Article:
‘100 Orgasms A Day’: Women with Rare Disorder (VIDEO)
Orgasms may seem elusive to some women, but not for these women who suffer from a rare disorder. Rachel (last name kept private), Kim Ramsey, 44, and Heather Dearmon, 33, have over a hundred orgasms a day.
The syndrome is called persistent genital arousal disorder (PGAD), and there are 30 known cases worldwide. The documentary called 100 Orgasms A Day follows the life of Rachel, a Atlanta housewife who’s plagued by consistent sexual arousal.
“If I had no self-control, no willpower, I don’t know that I would ever leave the house,” said Rachel. She says doing simple tasks like the laundry requires effort.
Kim Ramsey, a nurse from New Jersey, says that the sheer volume of orgasms leaves her exhausted and in excruciating pain. Ramsey began suffering from PGAD after a bad fall which resulted in spinal cysts. Her reactions are caused by simply riding in trains or cars, or doing simple household chores.
“Other women wonder how to have an orgasm – I wonder how to stop mine,” says Ramsey. She finds it difficult to go about her day for fear of not being able to control her arousal.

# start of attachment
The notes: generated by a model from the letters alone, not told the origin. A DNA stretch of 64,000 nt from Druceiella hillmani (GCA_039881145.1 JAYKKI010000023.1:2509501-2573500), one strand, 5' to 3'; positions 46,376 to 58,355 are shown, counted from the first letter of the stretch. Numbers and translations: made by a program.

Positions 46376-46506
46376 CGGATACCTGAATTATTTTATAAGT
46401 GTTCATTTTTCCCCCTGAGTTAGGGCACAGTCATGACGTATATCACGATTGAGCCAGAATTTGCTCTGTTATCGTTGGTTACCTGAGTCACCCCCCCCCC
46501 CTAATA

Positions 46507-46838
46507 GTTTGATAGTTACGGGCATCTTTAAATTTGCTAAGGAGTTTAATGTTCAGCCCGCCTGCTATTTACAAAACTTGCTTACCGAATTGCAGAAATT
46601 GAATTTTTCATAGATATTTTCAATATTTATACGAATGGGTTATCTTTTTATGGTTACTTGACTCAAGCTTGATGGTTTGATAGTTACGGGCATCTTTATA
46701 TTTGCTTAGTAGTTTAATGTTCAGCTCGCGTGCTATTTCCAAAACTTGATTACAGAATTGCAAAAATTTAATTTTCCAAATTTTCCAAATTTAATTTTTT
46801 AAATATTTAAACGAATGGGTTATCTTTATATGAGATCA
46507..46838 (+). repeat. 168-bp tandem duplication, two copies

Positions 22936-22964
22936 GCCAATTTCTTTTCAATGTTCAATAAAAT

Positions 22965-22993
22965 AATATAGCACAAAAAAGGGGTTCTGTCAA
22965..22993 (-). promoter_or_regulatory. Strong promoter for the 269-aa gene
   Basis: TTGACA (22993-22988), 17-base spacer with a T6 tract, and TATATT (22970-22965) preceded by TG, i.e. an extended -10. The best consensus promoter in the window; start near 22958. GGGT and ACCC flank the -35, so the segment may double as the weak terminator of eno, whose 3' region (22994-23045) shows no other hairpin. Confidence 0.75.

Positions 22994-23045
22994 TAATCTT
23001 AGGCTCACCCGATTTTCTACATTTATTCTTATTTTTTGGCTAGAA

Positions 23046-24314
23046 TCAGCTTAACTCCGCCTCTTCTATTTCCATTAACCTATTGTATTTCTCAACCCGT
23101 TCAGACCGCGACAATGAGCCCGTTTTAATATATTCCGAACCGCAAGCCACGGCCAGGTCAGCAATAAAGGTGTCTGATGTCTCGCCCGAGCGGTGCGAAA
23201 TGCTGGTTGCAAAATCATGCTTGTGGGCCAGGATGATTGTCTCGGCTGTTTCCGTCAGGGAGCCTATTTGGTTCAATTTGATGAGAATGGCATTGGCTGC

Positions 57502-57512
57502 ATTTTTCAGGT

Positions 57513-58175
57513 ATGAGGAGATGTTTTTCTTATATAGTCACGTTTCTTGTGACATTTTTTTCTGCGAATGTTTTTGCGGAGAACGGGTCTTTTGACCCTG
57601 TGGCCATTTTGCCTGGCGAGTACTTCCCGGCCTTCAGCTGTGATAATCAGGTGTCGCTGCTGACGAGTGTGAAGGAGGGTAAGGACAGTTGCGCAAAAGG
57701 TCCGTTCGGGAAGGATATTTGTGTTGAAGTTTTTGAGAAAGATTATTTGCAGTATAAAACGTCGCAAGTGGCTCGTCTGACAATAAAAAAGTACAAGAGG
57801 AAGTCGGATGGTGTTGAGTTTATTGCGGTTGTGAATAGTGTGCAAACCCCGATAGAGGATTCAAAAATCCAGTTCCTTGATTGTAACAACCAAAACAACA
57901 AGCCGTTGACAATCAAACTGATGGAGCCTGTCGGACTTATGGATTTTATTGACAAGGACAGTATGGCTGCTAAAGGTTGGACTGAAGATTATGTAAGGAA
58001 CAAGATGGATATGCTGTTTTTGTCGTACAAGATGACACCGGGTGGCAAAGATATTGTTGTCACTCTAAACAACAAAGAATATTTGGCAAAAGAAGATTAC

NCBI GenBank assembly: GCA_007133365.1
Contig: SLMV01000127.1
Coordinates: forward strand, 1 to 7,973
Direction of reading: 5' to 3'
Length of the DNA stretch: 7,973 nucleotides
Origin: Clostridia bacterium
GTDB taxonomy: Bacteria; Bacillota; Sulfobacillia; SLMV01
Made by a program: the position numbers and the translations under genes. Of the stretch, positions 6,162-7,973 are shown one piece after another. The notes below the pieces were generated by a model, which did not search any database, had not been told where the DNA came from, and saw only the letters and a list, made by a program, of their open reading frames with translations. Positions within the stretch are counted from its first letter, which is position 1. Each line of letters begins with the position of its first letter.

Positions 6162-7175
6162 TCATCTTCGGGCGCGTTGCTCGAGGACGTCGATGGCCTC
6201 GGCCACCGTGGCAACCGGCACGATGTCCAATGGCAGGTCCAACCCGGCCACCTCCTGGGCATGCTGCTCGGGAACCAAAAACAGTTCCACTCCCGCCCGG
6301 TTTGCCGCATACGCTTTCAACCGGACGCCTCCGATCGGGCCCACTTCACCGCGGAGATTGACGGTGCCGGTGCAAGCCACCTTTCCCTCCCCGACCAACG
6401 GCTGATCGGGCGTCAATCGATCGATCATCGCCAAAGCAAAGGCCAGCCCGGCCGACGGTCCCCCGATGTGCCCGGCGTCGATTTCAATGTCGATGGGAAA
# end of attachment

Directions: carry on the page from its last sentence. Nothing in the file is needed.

The syndrome was first documented a decade ago by sex therapist Sandra Leiblum. Patients feel continual genital arousal without the desire to have sex. Researchers say that more studies need to be conducted in order to find a better course of treatment. Sufferers have undergone experimental treatments like shock therapy, anti-anxiety medication, and physical therapy.
The symptoms can be so excruciating that some patients contemplate suicide. Heather Dearmon, felt that her whole life was being robbed. She has experienced some relief after using Paxil, an anti-anxiety drug, but the effects of the drug wear off within days.
“Both women and men just don’t seem to get it,” add Ramsey. “They seem to think it’s a great thing and, believe me, it’s really not.”
Any pressure on the genitals results in increased intensity causing orgasms but also the urge to urinate. Ramsey was diagnosed in June, and she will soon travel to London to see a PGAD expert. She says the disorder has limited her ability to work and has put the prospects of a relationship on hold.
A Dutch study of PGAD was first published in 2009. More research continues.